It has been a year since I had any coffee from Just Coffee Co-op to share with you and they recently sent me a couple of their current Ethiopian coffees, which is always exciting to me! This morning I’m taking a look at their limited lot Natural Sidama. Links and coffee below!
JUST COFFEE CO-OP NATURAL SIDAMA
Just Coffee Co-op is an organization of about 20 people based out of Madison, Wisconsin. I don’t know who the principal is behind the company or how they got their start in coffee, but they began importing coffee from Chiapas, Mexico and things snowballed from there. Since we can focus on coffee and not company stories this morning, let’s just dive right in!
According to Just’s website, this coffee scores 88 on the SCA’s scale, which is a pretty good coffee. I know if you look around at coffee reviews you’ll see a particular website that has been around for a long time that rates coffees commonly in the mid-90’s, but keep in mind those reviews are usually purchased and that site’s scale is whack! Really good specialty coffees commonly come in with scores in the mid to high 80’s when you’re scoring properly. A natural that scores an 88 is darn good. This is Just’s highest scoring coffee currently and they believe it really shows in the cup. This is an organic, shade-grown, fair trade coffee. Being from Ethiopia, it was purchased on the Exchange from a co-op (in this case, the Sidama Coffee Farmers Cooperative Union) consisting of many smallholder farmers. These farmers pool their coffee at the co-op where they are sorted and processed together, so you rarely see coffee from a single estate or farm from Ethiopia. These heirloom varieties grow around 1500-1700 meters above sea level and this is a naturally processed coffee.
Quick review on what “natural” coffees are… coffee is a fruit and the “bean” is actually the pit or seed in the middle of what looks a lot like a cherry. After coffee is harvested it needs to be processed and one of the ways this is done is with dry processing, often called “natural” process. This is labor-intensive, but uses no water, so there is a tradeoff. The coffee cherries are sorted by hand and then lots are laid out on patios or, most commonly in Ethiopia, on raised mesh beds. They are turned and circulated regularly and they begin to dry out and basically turn into what looks like big raisins. Inside the cherries the fruit starts to break down and ferment and coffee beans are like little flavor sponges, so they absorb a lot of the fermentation by-products, which come through as fruit flavors, usually berries. Yum! Naturals tend to be really sweet and have nice body to them, too.
Just Coffee gives us flavor notes of, “blueberry, raspberry, black currant” for this coffee. I can say that I don’t think I’ve ever had black currant, but I know I have lusted for a blueberry-forward coffee from Ethiopia for a long time. When I was first diving deep into specialty coffee, they were the norm, then the flavors shifted away from blueberry and more into strawberry, raspberry and blackberry. So, I’m hoping this one has that blueberry love I need!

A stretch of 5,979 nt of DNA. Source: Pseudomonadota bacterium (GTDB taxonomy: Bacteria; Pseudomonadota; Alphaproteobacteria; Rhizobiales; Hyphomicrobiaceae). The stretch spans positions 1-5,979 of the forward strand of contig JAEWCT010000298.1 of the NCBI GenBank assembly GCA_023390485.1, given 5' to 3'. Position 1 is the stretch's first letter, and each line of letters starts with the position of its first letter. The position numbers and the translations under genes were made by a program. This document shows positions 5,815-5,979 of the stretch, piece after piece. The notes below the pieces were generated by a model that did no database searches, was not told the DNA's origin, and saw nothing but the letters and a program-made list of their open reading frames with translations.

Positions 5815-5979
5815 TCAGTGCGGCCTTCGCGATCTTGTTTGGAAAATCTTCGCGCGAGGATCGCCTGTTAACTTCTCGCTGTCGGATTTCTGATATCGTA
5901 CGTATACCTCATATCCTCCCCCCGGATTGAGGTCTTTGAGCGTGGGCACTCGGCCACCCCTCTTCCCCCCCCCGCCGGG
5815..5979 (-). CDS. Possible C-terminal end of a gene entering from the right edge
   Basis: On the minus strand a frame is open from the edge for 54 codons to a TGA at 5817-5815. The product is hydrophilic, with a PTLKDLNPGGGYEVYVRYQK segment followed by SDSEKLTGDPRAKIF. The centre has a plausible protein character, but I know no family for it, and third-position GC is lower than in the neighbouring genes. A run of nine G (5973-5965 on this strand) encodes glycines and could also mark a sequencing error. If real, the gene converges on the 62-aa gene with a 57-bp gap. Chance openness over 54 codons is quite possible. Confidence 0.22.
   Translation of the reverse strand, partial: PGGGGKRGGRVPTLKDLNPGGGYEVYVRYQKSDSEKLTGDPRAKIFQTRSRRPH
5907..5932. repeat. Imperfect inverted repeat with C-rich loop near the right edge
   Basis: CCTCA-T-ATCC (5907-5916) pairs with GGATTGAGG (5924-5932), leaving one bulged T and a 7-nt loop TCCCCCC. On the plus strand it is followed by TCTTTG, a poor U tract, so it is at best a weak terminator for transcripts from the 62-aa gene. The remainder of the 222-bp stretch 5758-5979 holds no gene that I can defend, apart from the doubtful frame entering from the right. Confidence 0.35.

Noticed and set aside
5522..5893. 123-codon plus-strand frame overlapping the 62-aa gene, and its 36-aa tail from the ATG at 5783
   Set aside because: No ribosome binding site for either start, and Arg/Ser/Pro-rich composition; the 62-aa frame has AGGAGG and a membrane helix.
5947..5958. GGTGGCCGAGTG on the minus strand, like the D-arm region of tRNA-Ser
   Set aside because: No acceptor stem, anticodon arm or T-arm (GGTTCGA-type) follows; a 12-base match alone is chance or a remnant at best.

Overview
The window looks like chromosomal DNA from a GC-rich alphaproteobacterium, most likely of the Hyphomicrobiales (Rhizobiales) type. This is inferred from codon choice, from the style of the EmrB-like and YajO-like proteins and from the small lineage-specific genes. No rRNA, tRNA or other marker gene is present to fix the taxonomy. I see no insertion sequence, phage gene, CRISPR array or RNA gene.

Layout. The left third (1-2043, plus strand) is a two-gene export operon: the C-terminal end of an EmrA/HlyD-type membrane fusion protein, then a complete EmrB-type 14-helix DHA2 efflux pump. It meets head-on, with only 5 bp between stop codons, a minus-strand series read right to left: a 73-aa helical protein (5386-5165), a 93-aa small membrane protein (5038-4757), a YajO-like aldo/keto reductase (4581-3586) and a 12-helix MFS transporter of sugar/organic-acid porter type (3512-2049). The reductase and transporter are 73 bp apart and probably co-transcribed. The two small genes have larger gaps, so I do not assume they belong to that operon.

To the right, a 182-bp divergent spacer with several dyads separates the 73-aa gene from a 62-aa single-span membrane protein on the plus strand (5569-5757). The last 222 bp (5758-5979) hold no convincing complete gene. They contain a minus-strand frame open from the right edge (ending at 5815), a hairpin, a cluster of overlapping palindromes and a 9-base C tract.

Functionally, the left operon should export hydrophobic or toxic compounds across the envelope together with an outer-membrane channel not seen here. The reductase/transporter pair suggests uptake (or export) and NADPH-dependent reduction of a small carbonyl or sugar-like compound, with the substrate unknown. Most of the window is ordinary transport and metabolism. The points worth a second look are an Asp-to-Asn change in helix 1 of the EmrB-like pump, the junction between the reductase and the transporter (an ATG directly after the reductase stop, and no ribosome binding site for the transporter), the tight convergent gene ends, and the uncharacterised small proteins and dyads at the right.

I used my standard pourover setup for this coffee… 1:16 ratio of 28g of coffee to 450g of water (Third Wave Water is what I am using) in a notNeutral Gino dripper. Handground grinder set on 3 and the total brew time including a 30 second bloom came out to 3:40 for this coffee.
The dry grounds had a heavy fragrance of blueberry and so I was really hoping to catch some in the flavors of the brewed cup and I was not disappointed. There is a lot of berry notes in this coffee, for sure. There is some blueberry, lots of raspberry and both blackberry and strawberry for me, too. I don’t know that I’ve ever had a natural Ethiopian where I can taste and separate out so many different berry notes, but they’re all there. Blueberry to me is a sweet sort of top note over everything in this cup and it reminds me of that sugary Booberry cereal my mom would never buy me as a kid. Raspberry has more of a muted tone for me, slightly earthier with a bit of tartness, too, while blackberry is similar but has an added floral note. All three of them are really prevalent in the sip for me. The strawberry comes in with the finish and aftertaste in this coffee. There is a healthy amount of ferment in this cup, which some people hate and others love. I like ferment flavors in natural coffees, a lot, personally. If I hold the coffee in my mouth and sort of agitate it while exhaling through my nose (retronasal breathing) I get basically a berry salad vibe but with a surprising amount of florals and almost perfumey notes with it, too. I think most of the brightness of this cup comes with all those berry notes, but there is some lemon-lime acidity in there, too. Definitely not a main player in this cup and the lime comes out with the strawberry in the finish and aftertaste (which lingers deliciously for a long time), but that hint of acidity does give the cup some balance and complexity.
This coffee has a medium-light roast and still gets plenty of body and a syrupy mouthfeel. There are hints of roast notes and maybe a bit of milk chocolate in the mix, too, but really this cup is all about sweet berry flavors and I love it! I think this is the most berry-forward coffee I’ve had in some time and it takes me back to the naturals that were ubiquitous 4-5 years ago! Definitely let this cup cool down some to get the most out of its sweetness and to pick up all those berry notes, but what a killer coffee. It’s like dessert in a cup! I’m definitely going to play with this one on the espresso machine, too!